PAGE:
The earthworm seems like a fairly simple creature to draw, and in a sense it is. However to draw a detailed earthworm like shown above, is both easier and harder than it looks. Let’s get our drawing things and begin!
Unlike most animals, we do not begin with a circle, because the earthworm has no joints. To begin the earthworm, draw a straight line to represent the soil line.
Next, roughly perpendicular to the soil line, draw a curvy line. The curved line should be less sharply curved below the soil than above.
Lastly we’ll draw the entrance to the burrow. Draw an oval so that the right end is close to the curved line, and a little wider than you want the worm to be.
Starting just a little bit in from the left side of the burrow entrance, draw a curved line up and down parallel to the other curve. Make sure you stay the same distance from the first curve the whole way.
Then erase the back of the burrow and the ground marker inside the worm. (See the red lines)
Connect the ends of the worm with half circles. Where the worm begins to bend towards the ground, draw a curved box with rounded corners along the body, just slightly wider than it. This is a ring of fatty, mucus-producing cells called the clitellum. The exact number of segments (ridges) between this and the head is often used to identify species, but we’re only going to suggest segments rather than draw each individually so it doesn’t matter exactly where along the worm it is.
Erase the lines inside the clitellum, and make the edges a bit wrinkled.
Now to suggest the segments. In front of the clitellum draw lines perpendicular to the worm’s body and curving towards the head in the center at regular intervals. Inside the clitellum draw one line curved towards the front at the front, one straight line behind it, and then three lines curved towards the back. Behind the citellum draw lines curved towards the rear of the worm.
On the inside of the burrow draw two curves on either end, or a thinner oval. Draw two lines down on either end of the oval, not quite to the ground.
Draw a curve parallel to the original burrow circle connecting the two lines. It’s lowest point should be along the ground line.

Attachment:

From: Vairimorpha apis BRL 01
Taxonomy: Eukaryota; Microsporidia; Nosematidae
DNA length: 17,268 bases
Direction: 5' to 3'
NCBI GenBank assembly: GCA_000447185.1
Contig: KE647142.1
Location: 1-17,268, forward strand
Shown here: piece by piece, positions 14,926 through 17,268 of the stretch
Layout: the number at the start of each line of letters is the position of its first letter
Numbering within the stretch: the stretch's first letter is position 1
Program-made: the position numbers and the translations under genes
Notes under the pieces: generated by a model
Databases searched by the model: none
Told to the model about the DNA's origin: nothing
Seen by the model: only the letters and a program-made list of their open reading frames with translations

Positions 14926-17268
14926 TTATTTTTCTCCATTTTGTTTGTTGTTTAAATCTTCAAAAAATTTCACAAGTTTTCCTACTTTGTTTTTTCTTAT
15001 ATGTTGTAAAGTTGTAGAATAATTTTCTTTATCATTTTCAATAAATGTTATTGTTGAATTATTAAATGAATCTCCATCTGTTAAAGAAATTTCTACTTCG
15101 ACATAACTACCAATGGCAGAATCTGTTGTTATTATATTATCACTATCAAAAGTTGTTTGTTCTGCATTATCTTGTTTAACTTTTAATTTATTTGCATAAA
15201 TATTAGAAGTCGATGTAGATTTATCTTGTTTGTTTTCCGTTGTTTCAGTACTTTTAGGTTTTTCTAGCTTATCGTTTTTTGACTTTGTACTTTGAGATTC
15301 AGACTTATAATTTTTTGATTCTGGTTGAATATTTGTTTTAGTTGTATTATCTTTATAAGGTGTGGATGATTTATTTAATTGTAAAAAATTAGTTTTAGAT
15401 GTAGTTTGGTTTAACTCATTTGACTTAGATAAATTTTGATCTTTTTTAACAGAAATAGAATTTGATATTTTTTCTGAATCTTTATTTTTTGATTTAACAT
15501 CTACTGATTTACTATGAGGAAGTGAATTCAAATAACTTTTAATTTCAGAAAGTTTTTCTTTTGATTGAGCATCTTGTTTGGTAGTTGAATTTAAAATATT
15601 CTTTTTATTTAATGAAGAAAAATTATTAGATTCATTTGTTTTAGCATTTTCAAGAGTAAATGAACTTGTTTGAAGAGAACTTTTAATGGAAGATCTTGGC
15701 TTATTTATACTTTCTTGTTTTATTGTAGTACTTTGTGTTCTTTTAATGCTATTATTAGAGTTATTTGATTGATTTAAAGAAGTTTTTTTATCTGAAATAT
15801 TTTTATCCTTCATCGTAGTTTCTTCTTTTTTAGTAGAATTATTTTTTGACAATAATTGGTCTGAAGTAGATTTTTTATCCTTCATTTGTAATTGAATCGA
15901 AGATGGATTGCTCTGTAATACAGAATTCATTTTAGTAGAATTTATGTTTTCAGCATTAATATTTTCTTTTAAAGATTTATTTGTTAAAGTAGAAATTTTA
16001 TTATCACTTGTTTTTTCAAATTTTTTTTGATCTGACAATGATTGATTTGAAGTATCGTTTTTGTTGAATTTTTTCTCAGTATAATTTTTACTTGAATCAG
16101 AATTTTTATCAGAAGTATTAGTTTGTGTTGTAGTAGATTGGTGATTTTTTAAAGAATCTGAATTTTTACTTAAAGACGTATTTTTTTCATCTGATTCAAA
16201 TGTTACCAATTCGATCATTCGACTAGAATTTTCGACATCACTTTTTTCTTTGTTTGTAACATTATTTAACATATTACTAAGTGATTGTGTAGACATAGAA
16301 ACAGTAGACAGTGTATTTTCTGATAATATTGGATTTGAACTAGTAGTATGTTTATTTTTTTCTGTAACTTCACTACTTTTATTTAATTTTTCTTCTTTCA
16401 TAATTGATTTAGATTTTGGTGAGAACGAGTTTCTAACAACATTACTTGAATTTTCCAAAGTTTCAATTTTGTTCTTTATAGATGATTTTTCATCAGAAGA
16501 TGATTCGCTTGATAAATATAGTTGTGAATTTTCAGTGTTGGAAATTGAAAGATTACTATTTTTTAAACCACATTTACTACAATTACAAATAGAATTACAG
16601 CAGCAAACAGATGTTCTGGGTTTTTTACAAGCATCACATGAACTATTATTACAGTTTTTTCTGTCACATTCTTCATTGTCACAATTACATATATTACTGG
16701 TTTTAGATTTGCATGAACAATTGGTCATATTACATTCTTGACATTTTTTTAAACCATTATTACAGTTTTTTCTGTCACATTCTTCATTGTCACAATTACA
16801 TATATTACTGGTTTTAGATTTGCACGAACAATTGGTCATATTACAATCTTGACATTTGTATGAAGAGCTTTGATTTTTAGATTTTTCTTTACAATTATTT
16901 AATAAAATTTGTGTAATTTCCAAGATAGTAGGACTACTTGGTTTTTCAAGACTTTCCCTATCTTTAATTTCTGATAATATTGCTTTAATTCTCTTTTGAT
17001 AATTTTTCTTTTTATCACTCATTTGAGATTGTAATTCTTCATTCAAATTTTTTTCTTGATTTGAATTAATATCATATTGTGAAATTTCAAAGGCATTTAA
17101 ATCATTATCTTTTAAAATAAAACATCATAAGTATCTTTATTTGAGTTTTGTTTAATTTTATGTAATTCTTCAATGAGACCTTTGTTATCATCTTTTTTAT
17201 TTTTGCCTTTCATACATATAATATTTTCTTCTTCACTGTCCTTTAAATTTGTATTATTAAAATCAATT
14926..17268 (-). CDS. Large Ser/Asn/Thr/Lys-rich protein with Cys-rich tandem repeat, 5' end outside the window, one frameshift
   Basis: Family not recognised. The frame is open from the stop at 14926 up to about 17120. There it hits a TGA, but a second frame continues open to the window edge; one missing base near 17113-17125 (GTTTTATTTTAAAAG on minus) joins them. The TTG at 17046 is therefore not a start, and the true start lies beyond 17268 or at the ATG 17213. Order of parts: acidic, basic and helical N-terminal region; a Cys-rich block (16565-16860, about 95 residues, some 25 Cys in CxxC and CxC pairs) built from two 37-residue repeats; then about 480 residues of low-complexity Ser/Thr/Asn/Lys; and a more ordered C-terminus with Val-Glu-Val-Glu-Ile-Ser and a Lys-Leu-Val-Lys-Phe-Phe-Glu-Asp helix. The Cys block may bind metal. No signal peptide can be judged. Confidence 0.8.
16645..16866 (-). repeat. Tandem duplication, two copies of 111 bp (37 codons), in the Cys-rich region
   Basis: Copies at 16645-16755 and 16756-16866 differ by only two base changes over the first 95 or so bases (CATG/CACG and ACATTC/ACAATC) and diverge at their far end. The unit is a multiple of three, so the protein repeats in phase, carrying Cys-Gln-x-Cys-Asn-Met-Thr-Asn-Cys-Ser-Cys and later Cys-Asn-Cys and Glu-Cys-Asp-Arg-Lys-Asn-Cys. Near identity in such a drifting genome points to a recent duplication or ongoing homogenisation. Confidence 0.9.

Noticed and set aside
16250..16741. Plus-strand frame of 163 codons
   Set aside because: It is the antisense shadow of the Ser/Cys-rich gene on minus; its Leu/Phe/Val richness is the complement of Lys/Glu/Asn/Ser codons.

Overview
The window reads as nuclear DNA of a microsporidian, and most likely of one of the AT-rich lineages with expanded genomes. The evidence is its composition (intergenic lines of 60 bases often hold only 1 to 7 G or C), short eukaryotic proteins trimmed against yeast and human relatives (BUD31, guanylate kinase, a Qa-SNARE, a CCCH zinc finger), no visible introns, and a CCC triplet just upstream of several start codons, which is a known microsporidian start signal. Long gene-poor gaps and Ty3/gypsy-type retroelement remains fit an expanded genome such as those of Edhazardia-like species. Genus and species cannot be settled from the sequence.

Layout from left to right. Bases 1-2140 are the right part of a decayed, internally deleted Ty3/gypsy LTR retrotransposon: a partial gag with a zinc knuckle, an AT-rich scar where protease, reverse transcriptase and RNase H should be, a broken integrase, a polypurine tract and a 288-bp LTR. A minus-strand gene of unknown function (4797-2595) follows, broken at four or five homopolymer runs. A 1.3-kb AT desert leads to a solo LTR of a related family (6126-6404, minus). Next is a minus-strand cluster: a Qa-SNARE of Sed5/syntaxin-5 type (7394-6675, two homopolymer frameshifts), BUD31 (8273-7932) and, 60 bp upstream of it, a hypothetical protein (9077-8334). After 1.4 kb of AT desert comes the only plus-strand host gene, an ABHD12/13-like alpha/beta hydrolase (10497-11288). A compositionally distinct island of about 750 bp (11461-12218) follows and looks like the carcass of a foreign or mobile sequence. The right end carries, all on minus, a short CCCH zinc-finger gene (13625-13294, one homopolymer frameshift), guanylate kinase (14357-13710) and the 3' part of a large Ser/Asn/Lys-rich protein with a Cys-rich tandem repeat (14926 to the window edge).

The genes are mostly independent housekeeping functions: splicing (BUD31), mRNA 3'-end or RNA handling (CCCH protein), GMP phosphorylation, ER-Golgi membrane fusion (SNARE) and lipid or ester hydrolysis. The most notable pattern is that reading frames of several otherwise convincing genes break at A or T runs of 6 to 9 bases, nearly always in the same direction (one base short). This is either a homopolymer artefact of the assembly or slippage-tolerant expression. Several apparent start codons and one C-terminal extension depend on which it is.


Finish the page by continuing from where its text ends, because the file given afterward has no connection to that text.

Draw a wider oval around the bottom, then use s shapes to show how the ridge of dirt is shaped.
Color the worm and ridge.
Add basic shading. Use the contour lines on the burrow to inform how you shade it. Do not lighten anything below ground, but use plenty of highlights on top.
Erase the contour lines on the burrow’s ridge. Now, to add further shading and the illusion of segments we’ll lighten and darken using lines that are parallel to the segment lines. Be sure to also add highlights and shadows along these preexisting segment lines as well. In the most highlighted areas we’ll add a highlight of pure white going down the worms body by making segment parallel lines of varying lengths close enough to fill the highlight. The same should be done with black for any deep shadows, to a lesser extent. We are essentially using modified cross hatching at this point. Finally add the grass.
So that’s how you draw an earthworm!
I did not draw the animals in alphabetical order when I wrote the book, so the earthworm was actually the third animal drawn. It was fortunate that many of the challenges to making the book arose when I was drawing this fairly simple creature so that I could learn from my mistakes when I did the harder animals. It was the first textured skin creature as well as the first shiny (as in waxy, slimy, or wet) creature. It is also a very similar color to the dirt. As a result of these things I had to be very careful about my colors, because if the printer shifted the colors too much the texture, shininess, or even the entire animal would disappear into the things behind it. It was a lot of trial and error. Another challenge was deciding what pose to put it in. I went through several poses as well before I decided on the one that I thought matched the poem best. I decided to go half above half below ground for the pose because it would allow part of the worm to stand out against the grass while still showing it’s burrowing habits. My mom always chuckles when she reads this page in the book, she says the poem gave her a new appreciation for earthworms.